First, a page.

Of course, as strange as Silvally’s existence is, it gets stranger. In fact, for the strangest artificial Pokémon of all, we have to look back into Generation I, before even Mewtwo, to one of the most infamous Pokémon of all time.
The Porygon Problem
What can be said about Porygon and its evolutions? Even the slightest glance at this Pokémon’s nature raises more questions than can possibly be answered.
Porygon is, somehow, a digital Pokémon. Created by Silph Co. entirely from computer data, Porygon primarily exists in cyberspace, which is something we can wrap our heads around. It’s like that little paper clip that helps you write letters; a virtual assistant, something to make navigating our computers easier and friendlier.
Only it doesn’t stay in the computer. Porygon is a Pokémon made entirely of data that can exist in the real world. It was, in fact, designed to leave the computer from the very start; created to work in hazardous conditions that organic beings could not handle, Porygon was even made in the hopes that it could operate in deep space.
So, okay, Silph Co. has the technology to bring an artificial Pokémon into the real world. Maybe it’s just 3D printed or something, right? Maybe it still makes sense. Haha, nope. You see, Porygon can breed. Sure, it’s only with Ditto, but Ditto is an organic Pokémon. It can replicate the DNA of other species, but it still has to have something to turn into. Ditto cannot transform itself into computer data. Porygon, as well as its evolutions Porygon2 and Porygon-Z, can somehow manifest themselves in the real world as living physical beings. Silph Co. has somehow programmed life itself.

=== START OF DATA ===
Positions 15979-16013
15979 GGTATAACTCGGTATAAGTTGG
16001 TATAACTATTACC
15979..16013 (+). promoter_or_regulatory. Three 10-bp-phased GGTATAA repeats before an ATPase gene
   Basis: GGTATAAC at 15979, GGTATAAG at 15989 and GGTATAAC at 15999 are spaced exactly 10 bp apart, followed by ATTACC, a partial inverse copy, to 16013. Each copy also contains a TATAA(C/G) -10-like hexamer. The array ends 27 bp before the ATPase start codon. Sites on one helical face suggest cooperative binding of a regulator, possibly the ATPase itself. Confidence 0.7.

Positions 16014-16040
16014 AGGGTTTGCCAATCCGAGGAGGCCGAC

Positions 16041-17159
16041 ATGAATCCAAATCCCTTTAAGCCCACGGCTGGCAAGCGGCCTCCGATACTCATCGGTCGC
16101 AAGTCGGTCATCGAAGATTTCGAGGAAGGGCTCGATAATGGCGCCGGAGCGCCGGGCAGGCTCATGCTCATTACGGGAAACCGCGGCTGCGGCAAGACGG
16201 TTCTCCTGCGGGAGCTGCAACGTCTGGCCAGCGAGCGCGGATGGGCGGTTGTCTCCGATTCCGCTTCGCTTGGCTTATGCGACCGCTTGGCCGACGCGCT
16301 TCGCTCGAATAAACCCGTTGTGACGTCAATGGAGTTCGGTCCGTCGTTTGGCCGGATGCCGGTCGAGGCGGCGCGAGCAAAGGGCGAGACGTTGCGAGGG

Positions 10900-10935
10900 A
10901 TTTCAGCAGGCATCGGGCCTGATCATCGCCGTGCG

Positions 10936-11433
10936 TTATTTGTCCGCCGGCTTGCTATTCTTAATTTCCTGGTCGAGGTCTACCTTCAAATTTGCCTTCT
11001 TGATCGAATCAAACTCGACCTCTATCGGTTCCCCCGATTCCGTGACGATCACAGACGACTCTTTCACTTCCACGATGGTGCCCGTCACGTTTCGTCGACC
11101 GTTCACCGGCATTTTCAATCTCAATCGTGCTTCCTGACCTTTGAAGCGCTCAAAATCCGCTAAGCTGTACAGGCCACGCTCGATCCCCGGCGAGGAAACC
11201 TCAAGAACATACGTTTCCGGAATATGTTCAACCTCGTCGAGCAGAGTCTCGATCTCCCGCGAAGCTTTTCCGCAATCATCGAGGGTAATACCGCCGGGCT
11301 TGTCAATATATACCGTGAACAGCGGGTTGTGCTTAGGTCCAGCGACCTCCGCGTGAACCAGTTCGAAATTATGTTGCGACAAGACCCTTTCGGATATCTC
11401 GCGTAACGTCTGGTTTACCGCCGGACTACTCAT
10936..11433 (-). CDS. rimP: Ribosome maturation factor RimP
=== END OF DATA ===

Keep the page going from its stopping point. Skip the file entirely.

Now, this is not the only time that the concept of Pokémon and data has arisen. We have, of course, been depositing Pokémon into computer systems since Generation I. While the possibility has always existed that there’s just some kind of pneumatic tube attached to Pokémon Center computers leading to an actual, physical storage space for Pokémon, the fact that we can send them directly to the computer after catching them would imply otherwise. While the creator of the Pokémon storage system, Bill, seemingly has no connection to Silph Co., the storage concept is universal enough that Silph Co. could have easily worked with similar properties to create Porygon. It’s fully possible that digitizing Pokémon in some form goes back even further; Poké Balls are still unexplained, after all, but are consistently shown to store Pokémon in spaces that cannot possibly accommodate their physical forms.
While other artificial Pokémon exist—Trubbish, Garbodor, Yamask, Banette, Baltoy, Claydol, and Genesect all exist thanks to human intervention—these Pokémon are the ones that were intentionally created by humanity. Their origins vary, but one thing is for sure: Porygon is by far the wildest, y’all, and one of them is an actual artificial soul.
Which artificial Pokémon do you think has the most interesting origin? What mysteries of the Pokémon world should we tackle next time? Let us know in the comments, and until next time, remember…